150 Years Ago Today: The Battle of Dallas, Georgia

May 28th, 1864:
     After suffering heavy losses and gaining no ground since the Battle of New Hope Church on May 25th, General Sherman decided to begin withdrawing from the Dallas-New Hope line and make his way back to the railroad where the supply trains could reach him.  Sherman had ordered General McPherson to begin moving his Army of the Tennessee, who were entrenched in Dallas, back to the east and toward the railroad near Acworth. 
     Confederate General Johnston was unsure of Sherman’s intentions and his troop movements.  He ordered General Hardee to do a reconnaissance by force to try and ascertain the strength of McPherson’s position.  General Hardee selected Bate’s Division supported by Jackson’s Cavalry to carry out the mission.  General Bate’s was going to have just one brigade attack and if they found the Federal lines to be weak they would signal the remainder of the units to attack.  The first brigade in made fairly good headway and then was repulsed by heavy fire.  They found the Federals still heavily entrenched and still in place.  Even though McPherson had given orders to begin moving out, his units in this section of the line had not started their movement.  The signal to attack was not given.  In the turmoil and uncertainty of combat, Lewis’ Kentucky Orphan Brigade thought they had missed the signal.  He sent an officer down the line to see if the other unit had already attacked, when the officer arrived he found their portion of the line empty and assumed they had moved forward to attack.  They had only moved out of their works a short distance in order to be more ready for the attack when the signal came.  After hearing the report from the officer, Lewis orders the his Orphan Brigade to attack.  Upon seeing this the Florida Brigade began their attack on the left of the line while Lewis was on the right of the line.  They were supported by an artillery battery.  Both brigades fought hard and made it close to the Federal lines.  They were met with heavy fire from fully entrenched Union soldiers.  When Bates realized the Federal troops were still in position and still there in full force, he called off the attack.  The orders to retreat were late reaching the Orphan Brigade and for a period of time they were fighting their way forward unsupported.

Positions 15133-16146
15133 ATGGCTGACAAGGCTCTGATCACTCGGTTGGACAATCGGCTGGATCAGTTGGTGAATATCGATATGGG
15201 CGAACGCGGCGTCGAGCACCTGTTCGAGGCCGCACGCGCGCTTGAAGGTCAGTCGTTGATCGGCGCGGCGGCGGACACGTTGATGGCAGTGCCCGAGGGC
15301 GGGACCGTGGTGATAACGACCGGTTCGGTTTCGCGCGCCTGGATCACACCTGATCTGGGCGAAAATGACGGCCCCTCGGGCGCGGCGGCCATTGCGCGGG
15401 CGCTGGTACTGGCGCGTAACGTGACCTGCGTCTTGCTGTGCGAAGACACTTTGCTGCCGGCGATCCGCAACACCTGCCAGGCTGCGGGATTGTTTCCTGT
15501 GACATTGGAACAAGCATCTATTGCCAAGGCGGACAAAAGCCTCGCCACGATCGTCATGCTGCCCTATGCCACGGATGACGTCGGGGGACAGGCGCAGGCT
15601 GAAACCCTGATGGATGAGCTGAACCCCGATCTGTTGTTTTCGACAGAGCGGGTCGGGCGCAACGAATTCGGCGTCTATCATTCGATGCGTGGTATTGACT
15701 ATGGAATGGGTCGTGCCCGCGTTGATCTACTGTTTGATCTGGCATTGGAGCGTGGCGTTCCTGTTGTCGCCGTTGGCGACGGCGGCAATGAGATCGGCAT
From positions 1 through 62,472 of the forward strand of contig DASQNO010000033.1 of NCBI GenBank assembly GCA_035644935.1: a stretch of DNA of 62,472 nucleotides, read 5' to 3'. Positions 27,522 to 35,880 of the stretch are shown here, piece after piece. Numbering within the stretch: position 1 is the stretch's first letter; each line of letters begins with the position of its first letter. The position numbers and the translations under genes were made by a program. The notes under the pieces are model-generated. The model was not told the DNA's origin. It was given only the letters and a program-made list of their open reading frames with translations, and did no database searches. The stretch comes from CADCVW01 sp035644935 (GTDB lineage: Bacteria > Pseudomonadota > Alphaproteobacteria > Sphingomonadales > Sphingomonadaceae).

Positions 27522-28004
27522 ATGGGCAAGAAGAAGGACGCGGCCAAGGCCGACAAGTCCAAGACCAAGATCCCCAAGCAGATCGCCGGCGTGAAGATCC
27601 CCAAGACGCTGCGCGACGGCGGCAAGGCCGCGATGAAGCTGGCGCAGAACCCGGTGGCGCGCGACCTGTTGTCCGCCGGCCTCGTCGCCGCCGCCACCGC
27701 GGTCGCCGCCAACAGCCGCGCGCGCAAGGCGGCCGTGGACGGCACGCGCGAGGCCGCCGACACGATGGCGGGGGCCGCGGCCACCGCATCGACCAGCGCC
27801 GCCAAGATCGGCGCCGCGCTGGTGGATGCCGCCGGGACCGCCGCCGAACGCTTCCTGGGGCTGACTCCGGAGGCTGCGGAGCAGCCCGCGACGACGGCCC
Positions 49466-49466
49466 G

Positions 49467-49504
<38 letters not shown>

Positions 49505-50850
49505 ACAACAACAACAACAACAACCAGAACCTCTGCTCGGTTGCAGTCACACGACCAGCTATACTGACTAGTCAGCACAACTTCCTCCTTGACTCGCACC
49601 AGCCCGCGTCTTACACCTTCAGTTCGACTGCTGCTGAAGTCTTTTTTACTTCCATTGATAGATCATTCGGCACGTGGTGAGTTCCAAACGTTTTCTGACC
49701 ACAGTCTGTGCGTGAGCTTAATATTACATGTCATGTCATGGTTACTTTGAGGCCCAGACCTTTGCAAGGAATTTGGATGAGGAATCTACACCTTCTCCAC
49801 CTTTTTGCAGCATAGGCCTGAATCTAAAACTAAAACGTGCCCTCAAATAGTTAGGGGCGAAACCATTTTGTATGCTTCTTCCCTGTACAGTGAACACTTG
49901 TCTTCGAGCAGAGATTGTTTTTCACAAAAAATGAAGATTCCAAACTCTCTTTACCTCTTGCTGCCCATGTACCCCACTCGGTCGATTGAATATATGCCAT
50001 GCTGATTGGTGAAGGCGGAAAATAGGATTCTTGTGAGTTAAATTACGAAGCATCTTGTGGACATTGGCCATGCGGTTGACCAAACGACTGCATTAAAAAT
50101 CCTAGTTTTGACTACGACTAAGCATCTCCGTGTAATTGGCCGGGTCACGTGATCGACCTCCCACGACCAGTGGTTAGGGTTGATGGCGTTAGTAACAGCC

The outcome of this battle is sort of the opposite of what happened at Pickett’s Mill.  The Confederate losses were around 1600 and the Federal losses were around 400.  Lewis’ Orphan Brigade suffered over 50 losses. 

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Author: Clint Brownlee

My name is Clint Brownlee and I am a Photographer in Woodstock, Georgia with over 20 years of photographic experience in many different aspects of photography. I have photographed everything from weddings, special events and portraits to published materials, but my passion has always been Fine Art and Nature Photography. I have had a several shows at the Mason Murer Fine Art Gallery in Atlanta, Georgia and The Roswell Visual Arts Center in Roswell, Georgia. I now sell through my website: www.clintbrownleephotography.com

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